Israeli group demands: stop our country hurting Palestinians
CAMPAIGNERS fighting for human rights in the Gaza Strip spoke out in Hampstead this week to raise awareness of Palestinian suffering. The speakers were prominent members of Physicians for Human Rights-Israel – a group aiming to secure medical
CAMPAIGNERS fighting for human rights in the Gaza Strip spoke out in Hampstead this week to raise awareness of Palestinian suffering.
The speakers were prominent members of Physicians for Human Rights-Israel - a group aiming to secure medical treatment for Palestinians living in Gaza who are denied access to hospitals by the Israeli regime.
Newsreader Jon Snow chaired the debate on Monday night, which took place at the Interchange Studios in Hampstead Town Hall. He called for the world to send a message to Israel.
Dr Ruchama Marton, founder and acting president of PHR-Israel, said: "Twenty years ago we were shocked to see the Israeli army breaking hands, legs and sometimes heads with clubs.
"Twenty years later people are killed almost every day by bombs from Apache helicopters or aeroplanes or shelling from tanks with horrible flechette shells.
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"These shells contain hundreds of nails and are designed to kill as many people as possible - it is one of the most horrible ways to die."
The audience heard about individual cases where young Palestinian men had legs amputated after suffering gunshot wounds because the Israeli regime would not allow them access to hospitals the other side of the border.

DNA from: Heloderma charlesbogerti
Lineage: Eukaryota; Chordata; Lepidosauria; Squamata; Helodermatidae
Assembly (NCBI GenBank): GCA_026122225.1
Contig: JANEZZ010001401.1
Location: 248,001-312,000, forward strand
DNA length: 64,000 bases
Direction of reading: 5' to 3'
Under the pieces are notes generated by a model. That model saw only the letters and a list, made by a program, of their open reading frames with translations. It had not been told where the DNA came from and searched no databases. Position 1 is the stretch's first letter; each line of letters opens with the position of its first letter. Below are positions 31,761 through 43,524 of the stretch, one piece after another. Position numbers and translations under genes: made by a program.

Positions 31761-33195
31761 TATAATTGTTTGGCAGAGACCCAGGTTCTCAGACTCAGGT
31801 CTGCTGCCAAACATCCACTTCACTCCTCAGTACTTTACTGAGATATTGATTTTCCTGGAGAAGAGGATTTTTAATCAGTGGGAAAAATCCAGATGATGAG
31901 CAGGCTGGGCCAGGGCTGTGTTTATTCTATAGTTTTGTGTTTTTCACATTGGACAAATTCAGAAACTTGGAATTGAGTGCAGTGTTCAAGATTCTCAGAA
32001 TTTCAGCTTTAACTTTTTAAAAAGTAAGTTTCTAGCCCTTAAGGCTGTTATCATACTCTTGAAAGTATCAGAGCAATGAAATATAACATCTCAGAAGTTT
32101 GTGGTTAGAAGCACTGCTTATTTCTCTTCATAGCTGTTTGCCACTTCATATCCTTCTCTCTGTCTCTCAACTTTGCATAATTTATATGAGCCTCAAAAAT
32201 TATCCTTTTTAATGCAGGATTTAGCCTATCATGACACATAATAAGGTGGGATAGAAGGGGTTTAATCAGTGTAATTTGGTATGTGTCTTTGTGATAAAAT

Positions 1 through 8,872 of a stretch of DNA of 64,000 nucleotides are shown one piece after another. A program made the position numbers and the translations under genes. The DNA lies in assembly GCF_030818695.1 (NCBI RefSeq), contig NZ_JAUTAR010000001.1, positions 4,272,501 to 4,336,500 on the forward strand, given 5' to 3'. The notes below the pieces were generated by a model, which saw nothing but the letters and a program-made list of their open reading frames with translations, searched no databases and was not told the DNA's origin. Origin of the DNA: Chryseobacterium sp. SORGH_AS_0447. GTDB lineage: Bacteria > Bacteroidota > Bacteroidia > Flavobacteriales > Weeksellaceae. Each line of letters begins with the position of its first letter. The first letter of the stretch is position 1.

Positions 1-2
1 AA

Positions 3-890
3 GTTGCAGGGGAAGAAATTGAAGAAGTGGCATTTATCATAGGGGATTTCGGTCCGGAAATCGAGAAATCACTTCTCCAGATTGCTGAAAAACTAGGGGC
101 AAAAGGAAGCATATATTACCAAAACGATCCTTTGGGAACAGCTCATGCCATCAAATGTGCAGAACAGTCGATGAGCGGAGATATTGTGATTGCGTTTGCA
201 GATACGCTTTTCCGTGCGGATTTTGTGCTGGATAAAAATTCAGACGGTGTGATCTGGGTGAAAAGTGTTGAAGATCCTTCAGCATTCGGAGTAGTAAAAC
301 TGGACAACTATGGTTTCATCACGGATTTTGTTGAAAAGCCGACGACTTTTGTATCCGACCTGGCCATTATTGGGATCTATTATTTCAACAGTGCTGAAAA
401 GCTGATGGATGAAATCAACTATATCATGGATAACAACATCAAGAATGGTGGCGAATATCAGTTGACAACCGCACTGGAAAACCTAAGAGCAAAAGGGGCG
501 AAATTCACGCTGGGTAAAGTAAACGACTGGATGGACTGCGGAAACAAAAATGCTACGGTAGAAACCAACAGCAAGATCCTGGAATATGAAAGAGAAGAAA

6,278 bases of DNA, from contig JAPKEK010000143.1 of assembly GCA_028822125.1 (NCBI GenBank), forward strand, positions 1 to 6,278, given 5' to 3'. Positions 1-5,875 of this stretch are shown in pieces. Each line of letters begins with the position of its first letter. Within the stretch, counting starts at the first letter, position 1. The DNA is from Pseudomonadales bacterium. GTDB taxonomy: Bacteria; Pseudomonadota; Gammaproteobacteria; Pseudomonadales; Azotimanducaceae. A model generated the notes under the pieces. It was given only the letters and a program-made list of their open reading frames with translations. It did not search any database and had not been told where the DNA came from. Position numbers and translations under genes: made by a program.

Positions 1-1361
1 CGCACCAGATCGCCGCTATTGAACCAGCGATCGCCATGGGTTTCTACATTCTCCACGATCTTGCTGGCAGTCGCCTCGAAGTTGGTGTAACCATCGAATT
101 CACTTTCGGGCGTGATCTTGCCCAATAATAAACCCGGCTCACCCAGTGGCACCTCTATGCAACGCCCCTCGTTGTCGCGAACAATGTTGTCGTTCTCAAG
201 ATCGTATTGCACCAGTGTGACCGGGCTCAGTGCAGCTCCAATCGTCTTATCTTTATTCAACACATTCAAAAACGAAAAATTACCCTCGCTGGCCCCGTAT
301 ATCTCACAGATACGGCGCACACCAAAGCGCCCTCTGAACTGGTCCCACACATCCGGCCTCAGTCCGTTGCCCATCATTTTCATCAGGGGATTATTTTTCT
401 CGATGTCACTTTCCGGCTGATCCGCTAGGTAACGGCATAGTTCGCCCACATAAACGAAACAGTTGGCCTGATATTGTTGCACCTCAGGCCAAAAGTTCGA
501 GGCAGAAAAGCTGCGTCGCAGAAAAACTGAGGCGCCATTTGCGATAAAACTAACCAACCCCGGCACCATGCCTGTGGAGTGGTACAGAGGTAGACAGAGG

Cancer sufferers in Gaza are regularly denied life-saving radiology treatment, the speakers said, and the Israel Medical Association does nothing to stem the tide.
The director of PHR-Israel's occupied territories department, Miri Weingarten, spoke about the influence of the General Security Services and the Israeli High Court of Justice in deciding whether to allow patients to leave the country to receive medical treatment.
"We try to reverse decisions if patients are refused a pass. But today, if a person gets a rejection for security reasons that's it," she said.
"It's difficult to say how many people have died because of the prevention of access because these are diseases that kill. But a lot of patients don't even start the process because they know it's hopeless."
She said that once security discussions start they are held behind closed doors and there is never any chance of public scrutiny.
The group's executive director Hadas Ziv said the Israeli government rules through fear and messages of false hope and called for the United Nations and the World Health Organisation to do more to call Israel to account.
"This is no longer just an Israeli occupation - it's no longer a local conflict," she said.
"Is this apartheid, is this an occupation? It's a mish-mash of everything.
"Because I am an Israeli and because I care for Israel, I care for both peoples. The rest of the world has to be honest with Israel and say 'I'm going to boycott you - here's a warning'. But so far we have heard nothing from the rest of the world."
Summing up at the end of the evening, newsreader Mr Snow, who lives in Kentish Town, said: "It's a grave difficulty for Gaza. I think the internet is by far the best chance we have of making progress - through citizen journalism, not the media.
"We have had the pleasure of meeting three extraordinary Israeli women this evening. I think they need a wider audience. People should try to get their MPs to hear what they have got to say. If money is raised, it should be used to bring them back - they need to have bigger opportunities to speak to the people who need to know."
The evening was organised by the Medical Committee for Palestine. For more information on how to help visit www.